By: Samantha Parrish
We are down to two teams in the NFL. Super bowl 50 is next week which means that high profile players like Peyton Manning and Cam Newton are even more in the spotlight than usual. It also means, for most of us whose teams are not in the big game, we start deciding who we will be rooting for and developing opinions on teams that may not have crossed our radar until now.
Lately, I have heard a lot of criticism of Cam Newton and his celebrations in the end zone. Obviously we all love him giving game balls to young kids but is the dancing and excitement in the end zone too much? I recently watched an interview where Cam said “I work too damn hard to bottle up my emotions.” Since the majority of people reading this are either athletes or raising/ coaching athletes I thought it was an interesting point- when is celebration too much? I am not going to answer that question for you but I hope to bring up some points to help you decide what the best celebration is for you (or your athletes).
There is no doubt that there is adrenaline involved in sports- when Richard Sherman came under fire for some ‘excessive celebration’ or ‘unsportsmanlike’ conduct after the conference championship, many dismissed it as him being pumped up after a victory. Adrenaline runs thick even in the stands- as many of you can attest to after years of watching someone you love play sports. Surely that adrenaline needs to be released somewhere. That is why (some of us) get such a thrill out of jumping up, shouting or high-fiving when things go well for our team. Imagine how the players on the field must feel to see the fruits of their labor come out in a positive way.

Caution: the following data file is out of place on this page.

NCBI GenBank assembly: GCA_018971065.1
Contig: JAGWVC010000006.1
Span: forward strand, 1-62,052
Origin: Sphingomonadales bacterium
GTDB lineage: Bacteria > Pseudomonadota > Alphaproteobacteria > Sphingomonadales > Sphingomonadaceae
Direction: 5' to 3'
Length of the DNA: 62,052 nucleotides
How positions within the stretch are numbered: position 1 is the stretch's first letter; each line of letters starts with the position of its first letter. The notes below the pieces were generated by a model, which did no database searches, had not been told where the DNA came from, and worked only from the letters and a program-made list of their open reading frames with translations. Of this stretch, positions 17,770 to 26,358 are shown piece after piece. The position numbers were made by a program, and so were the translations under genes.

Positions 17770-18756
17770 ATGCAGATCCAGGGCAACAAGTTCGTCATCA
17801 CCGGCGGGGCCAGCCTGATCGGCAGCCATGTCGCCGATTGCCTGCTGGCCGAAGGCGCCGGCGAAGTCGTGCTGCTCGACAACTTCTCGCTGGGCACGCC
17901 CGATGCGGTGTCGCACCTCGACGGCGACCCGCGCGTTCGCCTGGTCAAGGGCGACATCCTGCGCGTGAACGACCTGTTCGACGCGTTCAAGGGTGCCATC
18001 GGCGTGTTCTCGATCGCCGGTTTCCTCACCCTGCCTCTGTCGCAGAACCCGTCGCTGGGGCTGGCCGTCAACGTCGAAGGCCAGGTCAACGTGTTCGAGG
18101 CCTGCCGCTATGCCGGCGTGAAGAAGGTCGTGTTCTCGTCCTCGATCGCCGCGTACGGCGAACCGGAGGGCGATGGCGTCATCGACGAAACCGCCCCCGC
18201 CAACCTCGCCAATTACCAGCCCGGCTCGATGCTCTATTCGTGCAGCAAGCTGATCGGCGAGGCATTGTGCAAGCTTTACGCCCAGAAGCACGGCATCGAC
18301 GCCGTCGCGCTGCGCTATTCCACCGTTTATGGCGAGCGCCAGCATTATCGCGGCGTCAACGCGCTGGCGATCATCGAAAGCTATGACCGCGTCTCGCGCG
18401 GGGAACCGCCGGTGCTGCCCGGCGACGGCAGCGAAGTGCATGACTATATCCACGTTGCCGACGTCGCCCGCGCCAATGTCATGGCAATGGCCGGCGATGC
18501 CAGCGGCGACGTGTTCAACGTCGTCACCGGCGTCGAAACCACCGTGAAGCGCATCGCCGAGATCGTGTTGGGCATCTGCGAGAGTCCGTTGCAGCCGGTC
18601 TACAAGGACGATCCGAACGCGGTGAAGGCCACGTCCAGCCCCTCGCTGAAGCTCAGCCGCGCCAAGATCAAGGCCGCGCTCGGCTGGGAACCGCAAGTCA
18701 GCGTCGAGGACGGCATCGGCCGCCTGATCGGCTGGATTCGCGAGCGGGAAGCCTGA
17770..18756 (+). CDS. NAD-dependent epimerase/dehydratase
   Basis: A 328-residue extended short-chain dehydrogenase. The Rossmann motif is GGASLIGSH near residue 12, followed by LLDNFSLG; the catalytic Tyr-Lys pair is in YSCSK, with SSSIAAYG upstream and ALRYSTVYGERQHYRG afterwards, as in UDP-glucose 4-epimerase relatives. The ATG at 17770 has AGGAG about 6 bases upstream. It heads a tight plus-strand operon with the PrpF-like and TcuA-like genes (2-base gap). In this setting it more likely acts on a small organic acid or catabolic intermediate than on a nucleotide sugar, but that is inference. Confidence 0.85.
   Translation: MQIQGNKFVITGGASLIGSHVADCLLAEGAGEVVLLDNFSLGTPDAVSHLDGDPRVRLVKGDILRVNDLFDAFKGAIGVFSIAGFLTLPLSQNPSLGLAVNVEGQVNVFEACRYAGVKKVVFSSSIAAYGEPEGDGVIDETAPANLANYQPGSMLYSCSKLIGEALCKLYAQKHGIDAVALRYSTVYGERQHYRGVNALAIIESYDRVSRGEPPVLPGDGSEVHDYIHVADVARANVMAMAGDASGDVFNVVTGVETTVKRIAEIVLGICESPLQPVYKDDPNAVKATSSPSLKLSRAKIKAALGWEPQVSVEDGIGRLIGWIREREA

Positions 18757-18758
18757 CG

John Wooden seems to feel very strongly about the power of excitement or in his words ‘Enthusiasm’: In John’s pyramid of success he has ‘Enthusiasm’ as a cornerstone. Here is a quote from his book: “A Lifetime of Observations and Reflections”
The two cornerstones of my Pyramid of Success, Industriousness and Enthusiasm, provide strength individually but much more strength when combined as one. I described Industriousness: very hard work. But hard work is not enough. It must be ignited, lit afire by something that will raise it to the extraordinary level required for success. That ‘something’ is your Enthusiasm, which infuses hard work with inspired power that all great competitors have.
Your heart must be in your work. Your energy and Enthusiasm stimulates those you work with. It is the ingredient that transforms Industriousness into something of great magnitude- the engine that powers all blocks of the Pyramid. It is why I chose Industriousness and Enthusiasm as the cornerstone of my Pyramid of Success. It is where everything begins.
Enthusiasm for our athletes can mean as little as a fist pump after a strike out, a chest bump after a home run all the way to a dog pile at the end of a championship. Do we want to put a cap on their enthusiasm? I know I am not good at containing mine in the stands when Garrett is playing! J I would challenge you and your athlete to find a celebration that works for them while keeping it in the realm of ‘being a good sport’. Elite Athletes across all sports have their own way of celebrating favorable performances.
If you missed this weeks radio show Coach Wolforth and Jill discuss the importance of celebrating but in a little different setting- you can listen to that here